Special considerations apply to taking corporate security, over and above those applicable to taking security from individuals. These considerations arise from the nature of companies, Companies Act compliance and from the ability of a company to grant security over all of its assets and its undertaking.
The lender will require to be satisfied that the corporate borrower exists and that the loan (and any associated purchase or related transactions) are within the scope of its corporate powers. They will also wish to be satisfied that the parties, who execute the facility agreement and security documents, have authority to bind the corporate borrower.
The exemption from the Bill of Sales Acts allows for the possibility of a fixed and floating charge/debenture over the entire assets and undertaking of the company. This facilitates the appointment of a receiver/manager, who may take control of the entire assets and business of the company. This is a very attractive security as it provides the possibility of enforcement by way of sale of the profitable elements of the corporate undertaking as a going concern.
Corporations are creatures of statute (or historically, the Royal Prerogative). A lender will require at a minimum, that a corporate borrower company has legal existence under domestic or foreign companies legislation.
Most companies are constituted in Ireland by registration under the Companies Acts. The Certificate of Incorporation proves that the company is in existence.
Companies Registration Office searches should vouch that the company exists and that it is not in imminent danger of being struck off, for failure to make returns and is not in the course of winding up due to Court ordered or voluntary liquidation.
Corporate Powers I
The Memorandum and Articles of Association generally permitted companies to borrow monies and grant security. Even if it is not expressly granted, the power was generally implied in the case of trading company. In the case of non-trading companies, the power will not necessarily be implied.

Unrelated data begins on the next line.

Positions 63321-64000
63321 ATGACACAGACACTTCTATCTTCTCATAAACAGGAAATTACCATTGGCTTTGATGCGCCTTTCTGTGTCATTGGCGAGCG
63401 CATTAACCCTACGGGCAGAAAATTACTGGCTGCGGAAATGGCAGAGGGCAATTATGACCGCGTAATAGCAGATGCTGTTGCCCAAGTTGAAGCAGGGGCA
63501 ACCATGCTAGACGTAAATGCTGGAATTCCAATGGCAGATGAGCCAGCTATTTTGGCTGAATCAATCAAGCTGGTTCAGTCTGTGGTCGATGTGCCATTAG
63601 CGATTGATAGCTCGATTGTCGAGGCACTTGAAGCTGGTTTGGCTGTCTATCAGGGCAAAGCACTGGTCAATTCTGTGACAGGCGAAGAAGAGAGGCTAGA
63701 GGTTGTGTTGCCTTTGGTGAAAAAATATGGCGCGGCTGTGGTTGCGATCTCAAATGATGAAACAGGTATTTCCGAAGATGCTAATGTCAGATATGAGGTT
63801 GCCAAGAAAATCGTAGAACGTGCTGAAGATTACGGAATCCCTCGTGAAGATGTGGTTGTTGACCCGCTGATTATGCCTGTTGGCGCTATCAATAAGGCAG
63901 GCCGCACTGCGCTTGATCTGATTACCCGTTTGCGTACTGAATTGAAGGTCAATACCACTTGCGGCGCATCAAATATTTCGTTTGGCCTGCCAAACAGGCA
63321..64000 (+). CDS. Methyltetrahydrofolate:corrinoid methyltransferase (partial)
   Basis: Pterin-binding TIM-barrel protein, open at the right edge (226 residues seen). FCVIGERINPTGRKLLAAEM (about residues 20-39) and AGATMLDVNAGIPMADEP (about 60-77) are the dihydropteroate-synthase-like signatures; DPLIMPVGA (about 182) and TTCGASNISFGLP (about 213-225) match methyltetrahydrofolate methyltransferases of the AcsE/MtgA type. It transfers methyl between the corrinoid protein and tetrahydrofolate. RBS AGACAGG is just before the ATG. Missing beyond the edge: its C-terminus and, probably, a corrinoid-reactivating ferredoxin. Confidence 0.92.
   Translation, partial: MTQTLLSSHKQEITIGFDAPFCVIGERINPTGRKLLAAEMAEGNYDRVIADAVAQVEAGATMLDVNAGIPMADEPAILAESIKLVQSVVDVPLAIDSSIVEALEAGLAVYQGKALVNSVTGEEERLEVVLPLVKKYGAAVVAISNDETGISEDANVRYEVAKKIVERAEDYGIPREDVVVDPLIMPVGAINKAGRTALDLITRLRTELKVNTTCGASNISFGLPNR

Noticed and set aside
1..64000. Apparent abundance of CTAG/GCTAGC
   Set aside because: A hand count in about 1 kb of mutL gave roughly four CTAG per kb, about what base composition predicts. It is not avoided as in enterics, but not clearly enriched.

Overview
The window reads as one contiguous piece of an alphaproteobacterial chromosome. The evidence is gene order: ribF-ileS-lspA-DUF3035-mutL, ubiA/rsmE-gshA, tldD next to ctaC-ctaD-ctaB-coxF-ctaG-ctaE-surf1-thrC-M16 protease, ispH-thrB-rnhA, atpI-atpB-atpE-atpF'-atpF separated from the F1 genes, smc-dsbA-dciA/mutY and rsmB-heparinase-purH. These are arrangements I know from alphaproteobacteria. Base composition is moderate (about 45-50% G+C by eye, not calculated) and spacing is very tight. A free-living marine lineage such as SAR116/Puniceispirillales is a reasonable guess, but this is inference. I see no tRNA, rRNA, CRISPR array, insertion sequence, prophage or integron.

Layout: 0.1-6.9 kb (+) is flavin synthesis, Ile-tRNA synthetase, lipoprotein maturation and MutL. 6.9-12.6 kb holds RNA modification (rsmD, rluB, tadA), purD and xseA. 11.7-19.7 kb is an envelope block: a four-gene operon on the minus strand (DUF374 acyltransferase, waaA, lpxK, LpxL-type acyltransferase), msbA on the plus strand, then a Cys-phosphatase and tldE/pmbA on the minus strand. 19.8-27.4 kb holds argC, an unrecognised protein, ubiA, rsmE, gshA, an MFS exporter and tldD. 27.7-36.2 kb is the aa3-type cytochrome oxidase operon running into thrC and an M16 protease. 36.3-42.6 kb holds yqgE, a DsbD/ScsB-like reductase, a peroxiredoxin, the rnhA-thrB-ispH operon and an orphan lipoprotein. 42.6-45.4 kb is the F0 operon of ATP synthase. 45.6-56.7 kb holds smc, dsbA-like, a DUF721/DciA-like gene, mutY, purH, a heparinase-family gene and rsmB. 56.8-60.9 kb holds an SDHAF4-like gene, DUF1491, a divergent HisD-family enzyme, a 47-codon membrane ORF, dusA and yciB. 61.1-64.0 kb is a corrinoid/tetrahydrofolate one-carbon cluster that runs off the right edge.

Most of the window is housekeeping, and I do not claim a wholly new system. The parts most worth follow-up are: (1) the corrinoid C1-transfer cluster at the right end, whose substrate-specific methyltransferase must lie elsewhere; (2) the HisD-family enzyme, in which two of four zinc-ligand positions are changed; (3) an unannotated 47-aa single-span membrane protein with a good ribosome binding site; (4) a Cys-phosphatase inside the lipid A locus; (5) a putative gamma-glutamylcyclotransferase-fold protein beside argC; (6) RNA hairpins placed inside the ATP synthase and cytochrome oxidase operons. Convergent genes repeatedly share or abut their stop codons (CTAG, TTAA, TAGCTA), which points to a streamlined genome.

The Companies Act 2014 has removed the limitations on company powers for private limited companies. It has also confirmed a statutory power to borrow and charge assets.
Most companies were formerly subject to the “ultra vires” principle. Companies could undertake acts and transactions which were within the scope of their objects and powers as provided for in their Memorandum of Association. Acts outside the scope of their objects were “ultra vires” (outside the powers of) the company and are invalid. Restitutionary considerations might apply to prevent unjust enrichment.
The issue of a company’s powers was examined critically in the context of commercial lending. If the borrowing was found to be outside the company’s powers, the lending might be irrecoverable, other than on a restitutionary basis.
Corporate Powers II
As the lender’s advisors typically had actual sight of the Memorandum and Articles, they were unlikely to be in a position to take advantage of the general relieving provisions, applicable to “outsiders” without actual knowledge of limitations on the company’s powers.
The lender’s adviser was required to be satisfied that the company had the power to borrow, to grant the requisite security and to do everything required to be done under the loan agreement. A trading company has implied part to borrow for the purpose of its business.
It was desirable that there be an express power to borrow, preferably in unconditional terms, If, as is often the case, the power to borrow is expressly or impliedly limited to borrowing for the purposes of the company’s business, the lender must be satisfied that the purpose of the loan is within the scope of the business.
A separate and related issue is that of corporate benefit. In principle, a company could do anything lawfully possible, provided that it had sufficiently clear objects and powers to do so. There was a strong presumption that a transaction by a company may be entered, only if it was for the benefit of the company.
If the objects and powers were is not in satisfactory terms or if there is any doubt about the corporate benefit, the lender required the Memorandum of Association to be amended to provide for an object to guarantee the debts of group companies.